Life In Plastic: TOY REVIEW: Fearless Photog (Masters of the Universe Classics)


Way back in the ’80s, at the height of He-Man’s popularity (but right before it came crashing down), Mattel hosted a Create-A-Character contest.  The winner would receiv a college scholarship, trip to Disneyland, and visit at Mattel’s corporate office!  Said winner was a kid by the name of Nathan Bitner, who designed a camera-faced bloke named Fearless Photog.  He got his scholarship and his vacations, but… alas, Fearless Photog was never produced.  Bitner went on to work for Bungie Studios and serve in the military, but… well, there was no Photog, so th world wept a this grievous sin.  Whatever could be done? (and hey, you complaina bout Mattel’s broken promises NOW, do you?)


All that changed in 2012, when Mattel made a 30th Anniversary Mini-Sub for MOTUC, featuring characters created by the Horsemen, Scott Neitlich, and others, including a brand-new winner of a Create-A-Character contest.  But they couldn’t just make that new guy without rectifying their old error, could they?  And thus, nearly thirty years later… Fearless Photog finally received his toy.  Finally.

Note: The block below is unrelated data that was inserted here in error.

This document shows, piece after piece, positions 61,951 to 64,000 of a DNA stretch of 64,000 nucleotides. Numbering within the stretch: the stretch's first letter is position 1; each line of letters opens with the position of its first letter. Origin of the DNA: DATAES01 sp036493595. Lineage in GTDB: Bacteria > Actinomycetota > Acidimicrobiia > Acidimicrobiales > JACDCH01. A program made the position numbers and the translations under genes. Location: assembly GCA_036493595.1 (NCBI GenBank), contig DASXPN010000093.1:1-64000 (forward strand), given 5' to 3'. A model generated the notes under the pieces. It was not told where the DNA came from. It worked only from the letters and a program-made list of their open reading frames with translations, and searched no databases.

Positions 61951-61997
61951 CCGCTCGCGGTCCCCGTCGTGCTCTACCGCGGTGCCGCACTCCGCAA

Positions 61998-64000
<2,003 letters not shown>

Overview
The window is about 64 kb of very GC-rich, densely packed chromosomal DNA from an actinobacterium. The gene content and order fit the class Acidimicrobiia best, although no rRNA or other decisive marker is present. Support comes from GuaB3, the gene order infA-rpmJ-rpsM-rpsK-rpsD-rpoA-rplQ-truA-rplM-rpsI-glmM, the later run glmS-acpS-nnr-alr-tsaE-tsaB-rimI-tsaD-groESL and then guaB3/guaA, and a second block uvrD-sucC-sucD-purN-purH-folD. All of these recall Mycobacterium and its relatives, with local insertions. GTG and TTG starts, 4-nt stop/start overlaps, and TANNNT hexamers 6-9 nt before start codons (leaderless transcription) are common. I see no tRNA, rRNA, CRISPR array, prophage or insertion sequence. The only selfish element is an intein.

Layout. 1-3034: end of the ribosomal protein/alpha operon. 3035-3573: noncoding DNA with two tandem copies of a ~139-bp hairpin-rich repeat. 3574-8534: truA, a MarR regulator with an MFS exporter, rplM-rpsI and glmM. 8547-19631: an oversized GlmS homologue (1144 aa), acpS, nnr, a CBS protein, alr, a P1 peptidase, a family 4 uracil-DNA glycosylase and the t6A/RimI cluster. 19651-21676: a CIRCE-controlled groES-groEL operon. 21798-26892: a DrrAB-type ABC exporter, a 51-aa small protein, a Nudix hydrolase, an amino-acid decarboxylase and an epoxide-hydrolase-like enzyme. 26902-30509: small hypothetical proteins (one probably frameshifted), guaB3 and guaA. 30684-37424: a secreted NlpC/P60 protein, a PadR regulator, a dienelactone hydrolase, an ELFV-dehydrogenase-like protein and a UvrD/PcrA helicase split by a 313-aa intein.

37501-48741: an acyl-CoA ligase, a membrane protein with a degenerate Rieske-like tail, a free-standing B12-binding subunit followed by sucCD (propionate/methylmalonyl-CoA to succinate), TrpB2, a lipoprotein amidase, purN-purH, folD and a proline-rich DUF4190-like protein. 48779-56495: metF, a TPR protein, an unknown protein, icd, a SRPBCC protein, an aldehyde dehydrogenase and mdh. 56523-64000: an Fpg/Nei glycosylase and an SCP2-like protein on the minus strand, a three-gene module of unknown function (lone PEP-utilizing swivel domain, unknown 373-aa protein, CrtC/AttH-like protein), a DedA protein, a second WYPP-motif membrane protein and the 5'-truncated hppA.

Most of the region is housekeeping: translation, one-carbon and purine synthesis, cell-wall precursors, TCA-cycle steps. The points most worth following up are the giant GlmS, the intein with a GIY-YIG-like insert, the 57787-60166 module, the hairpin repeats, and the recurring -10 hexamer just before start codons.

Apprentice to Gwildor, Jey often daydreamed of a life as a member of the Masters of the Universe. His dreams became a reality when he was selected along with five other inventors by the Science Council to journey to Eternos to present his latest creation; the Photog Emulator. During the presentation, a slight miscalculation lead to a flux overload merging Jey with his invention. Finding he could drain his enemies powers and display their defeat on his chest, Jay called himself the Fearless Photog and was offered membership with his idols in the Masters of the Universe. He heroically fought during the Second Ultimate Battleground helping to defeat several of Skeletor’s warriors including Clawful and Whiplash. Photog drains his enemies power, displaying their defeat for all to see!